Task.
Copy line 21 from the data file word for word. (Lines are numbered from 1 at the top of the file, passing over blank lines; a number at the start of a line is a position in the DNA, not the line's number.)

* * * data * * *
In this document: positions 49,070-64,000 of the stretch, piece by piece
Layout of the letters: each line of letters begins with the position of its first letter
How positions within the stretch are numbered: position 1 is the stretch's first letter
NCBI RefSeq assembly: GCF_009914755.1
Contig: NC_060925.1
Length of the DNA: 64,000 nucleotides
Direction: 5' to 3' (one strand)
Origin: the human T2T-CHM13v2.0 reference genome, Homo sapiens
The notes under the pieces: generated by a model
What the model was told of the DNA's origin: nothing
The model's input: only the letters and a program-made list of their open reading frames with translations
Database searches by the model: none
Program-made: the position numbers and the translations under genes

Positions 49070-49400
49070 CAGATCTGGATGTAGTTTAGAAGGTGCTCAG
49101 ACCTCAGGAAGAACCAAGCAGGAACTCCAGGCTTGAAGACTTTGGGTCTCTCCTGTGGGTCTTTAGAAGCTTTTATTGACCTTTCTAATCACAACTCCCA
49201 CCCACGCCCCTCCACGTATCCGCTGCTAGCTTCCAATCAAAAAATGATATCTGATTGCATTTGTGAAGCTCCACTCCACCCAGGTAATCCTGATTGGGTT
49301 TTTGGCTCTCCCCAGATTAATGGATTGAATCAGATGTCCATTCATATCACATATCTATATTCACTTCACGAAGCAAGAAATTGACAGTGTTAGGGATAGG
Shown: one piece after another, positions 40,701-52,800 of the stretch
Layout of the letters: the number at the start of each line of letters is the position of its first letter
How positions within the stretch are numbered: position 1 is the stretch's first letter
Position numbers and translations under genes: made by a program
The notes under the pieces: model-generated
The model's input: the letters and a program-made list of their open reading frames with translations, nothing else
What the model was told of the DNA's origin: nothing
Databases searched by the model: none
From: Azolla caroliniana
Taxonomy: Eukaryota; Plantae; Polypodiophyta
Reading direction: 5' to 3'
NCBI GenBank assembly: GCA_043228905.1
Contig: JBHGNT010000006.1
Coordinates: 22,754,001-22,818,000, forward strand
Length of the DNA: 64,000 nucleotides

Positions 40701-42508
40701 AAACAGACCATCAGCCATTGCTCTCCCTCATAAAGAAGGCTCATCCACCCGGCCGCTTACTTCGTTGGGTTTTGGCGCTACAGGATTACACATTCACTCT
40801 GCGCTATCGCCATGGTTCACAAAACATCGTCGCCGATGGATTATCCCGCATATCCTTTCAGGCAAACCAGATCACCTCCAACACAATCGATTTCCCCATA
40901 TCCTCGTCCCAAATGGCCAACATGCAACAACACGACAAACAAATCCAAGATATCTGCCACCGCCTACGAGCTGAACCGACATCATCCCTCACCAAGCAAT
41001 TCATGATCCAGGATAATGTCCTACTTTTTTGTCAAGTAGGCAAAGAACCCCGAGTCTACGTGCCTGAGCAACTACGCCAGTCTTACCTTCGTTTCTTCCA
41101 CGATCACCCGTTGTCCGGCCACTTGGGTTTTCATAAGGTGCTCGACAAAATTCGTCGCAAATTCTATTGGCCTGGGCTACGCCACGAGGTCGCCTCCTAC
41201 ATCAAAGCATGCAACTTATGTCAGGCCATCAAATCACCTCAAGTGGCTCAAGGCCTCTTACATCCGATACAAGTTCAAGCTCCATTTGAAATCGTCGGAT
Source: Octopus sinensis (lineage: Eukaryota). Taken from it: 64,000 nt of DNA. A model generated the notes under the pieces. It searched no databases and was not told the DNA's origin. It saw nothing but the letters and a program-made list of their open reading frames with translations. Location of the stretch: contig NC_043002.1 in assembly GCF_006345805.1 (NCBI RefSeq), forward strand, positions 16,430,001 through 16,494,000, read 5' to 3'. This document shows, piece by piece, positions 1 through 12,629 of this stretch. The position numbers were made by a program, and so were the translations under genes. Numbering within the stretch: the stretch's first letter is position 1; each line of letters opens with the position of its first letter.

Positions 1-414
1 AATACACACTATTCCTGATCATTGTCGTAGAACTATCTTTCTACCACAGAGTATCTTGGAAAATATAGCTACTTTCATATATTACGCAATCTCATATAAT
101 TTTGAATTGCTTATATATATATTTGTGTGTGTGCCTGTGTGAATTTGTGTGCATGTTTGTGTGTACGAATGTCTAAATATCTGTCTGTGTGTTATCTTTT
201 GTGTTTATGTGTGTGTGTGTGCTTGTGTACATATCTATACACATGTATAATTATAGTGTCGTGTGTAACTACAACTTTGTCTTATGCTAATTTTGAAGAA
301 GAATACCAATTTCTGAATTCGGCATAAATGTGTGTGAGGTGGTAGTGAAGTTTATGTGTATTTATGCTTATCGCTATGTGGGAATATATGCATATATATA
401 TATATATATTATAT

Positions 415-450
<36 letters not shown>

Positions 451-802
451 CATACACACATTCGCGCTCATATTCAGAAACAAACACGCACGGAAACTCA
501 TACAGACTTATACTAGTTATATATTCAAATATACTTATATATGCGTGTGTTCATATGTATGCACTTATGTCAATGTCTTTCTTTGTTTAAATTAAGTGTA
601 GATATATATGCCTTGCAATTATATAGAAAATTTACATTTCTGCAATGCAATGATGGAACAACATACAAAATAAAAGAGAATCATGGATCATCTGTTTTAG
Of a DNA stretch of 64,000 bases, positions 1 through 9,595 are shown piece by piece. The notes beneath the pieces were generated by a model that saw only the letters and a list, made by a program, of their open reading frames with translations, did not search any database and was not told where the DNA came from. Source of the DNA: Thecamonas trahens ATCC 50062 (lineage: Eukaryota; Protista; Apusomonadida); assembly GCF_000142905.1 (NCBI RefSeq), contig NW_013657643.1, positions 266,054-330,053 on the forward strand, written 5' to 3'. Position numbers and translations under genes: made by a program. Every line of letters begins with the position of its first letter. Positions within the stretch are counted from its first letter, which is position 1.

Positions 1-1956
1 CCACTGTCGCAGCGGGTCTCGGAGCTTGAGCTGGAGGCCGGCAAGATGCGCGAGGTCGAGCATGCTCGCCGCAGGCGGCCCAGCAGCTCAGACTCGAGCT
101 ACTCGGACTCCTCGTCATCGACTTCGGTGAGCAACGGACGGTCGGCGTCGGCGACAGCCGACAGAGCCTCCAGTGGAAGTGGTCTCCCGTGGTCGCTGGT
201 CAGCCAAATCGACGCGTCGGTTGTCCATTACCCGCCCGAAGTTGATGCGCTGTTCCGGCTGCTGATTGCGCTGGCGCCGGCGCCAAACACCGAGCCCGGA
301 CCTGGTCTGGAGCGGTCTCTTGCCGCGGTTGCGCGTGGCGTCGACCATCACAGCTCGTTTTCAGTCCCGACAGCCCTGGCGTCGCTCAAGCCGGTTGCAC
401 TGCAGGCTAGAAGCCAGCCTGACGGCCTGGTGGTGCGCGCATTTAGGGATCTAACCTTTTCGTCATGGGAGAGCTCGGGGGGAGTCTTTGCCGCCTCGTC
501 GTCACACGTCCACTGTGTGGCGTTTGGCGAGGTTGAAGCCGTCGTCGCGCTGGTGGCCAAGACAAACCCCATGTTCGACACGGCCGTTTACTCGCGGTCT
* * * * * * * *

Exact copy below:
How positions within the stretch are numbered: position 1 is the stretch's first letter